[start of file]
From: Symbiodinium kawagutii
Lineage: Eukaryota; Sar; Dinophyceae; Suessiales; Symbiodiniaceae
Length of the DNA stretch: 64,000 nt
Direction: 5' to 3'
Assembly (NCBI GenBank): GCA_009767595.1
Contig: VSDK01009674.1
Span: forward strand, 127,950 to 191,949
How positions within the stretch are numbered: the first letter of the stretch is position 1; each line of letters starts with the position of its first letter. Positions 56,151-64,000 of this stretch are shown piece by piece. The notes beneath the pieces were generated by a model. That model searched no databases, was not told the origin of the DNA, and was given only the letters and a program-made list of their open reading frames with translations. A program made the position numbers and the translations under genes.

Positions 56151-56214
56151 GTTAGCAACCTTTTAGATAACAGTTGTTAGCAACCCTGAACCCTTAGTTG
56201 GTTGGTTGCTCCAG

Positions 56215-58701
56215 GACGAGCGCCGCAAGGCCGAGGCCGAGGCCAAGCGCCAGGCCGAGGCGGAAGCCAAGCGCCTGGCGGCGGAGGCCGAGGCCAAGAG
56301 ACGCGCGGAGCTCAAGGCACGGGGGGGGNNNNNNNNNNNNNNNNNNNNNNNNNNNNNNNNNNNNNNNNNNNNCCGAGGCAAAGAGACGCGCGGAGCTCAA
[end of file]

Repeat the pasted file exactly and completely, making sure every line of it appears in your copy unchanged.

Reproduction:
From: Symbiodinium kawagutii
Lineage: Eukaryota; Sar; Dinophyceae; Suessiales; Symbiodiniaceae
Length of the DNA stretch: 64,000 nt
Direction: 5' to 3'
Assembly (NCBI GenBank): GCA_009767595.1
Contig: VSDK01009674.1
Span: forward strand, 127,950 to 191,949
How positions within the stretch are numbered: the first letter of the stretch is position 1; each line of letters starts with the position of its first letter. Positions 56,151-64,000 of this stretch are shown piece by piece. The notes beneath the pieces were generated by a model. That model searched no databases, was not told the origin of the DNA, and was given only the letters and a program-made list of their open reading frames with translations. A program made the position numbers and the translations under genes.

Positions 56151-56214
56151 GTTAGCAACCTTTTAGATAACAGTTGTTAGCAACCCTGAACCCTTAGTTG
56201 GTTGGTTGCTCCAG

Positions 56215-58701
56215 GACGAGCGCCGCAAGGCCGAGGCCGAGGCCAAGCGCCAGGCCGAGGCGGAAGCCAAGCGCCTGGCGGCGGAGGCCGAGGCCAAGAG
56301 ACGCGCGGAGCTCAAGGCACGGGGGGGGNNNNNNNNNNNNNNNNNNNNNNNNNNNNNNNNNNNNNNNNNNNNCCGAGGCAAAGAGACGCGCGGAGCTCAA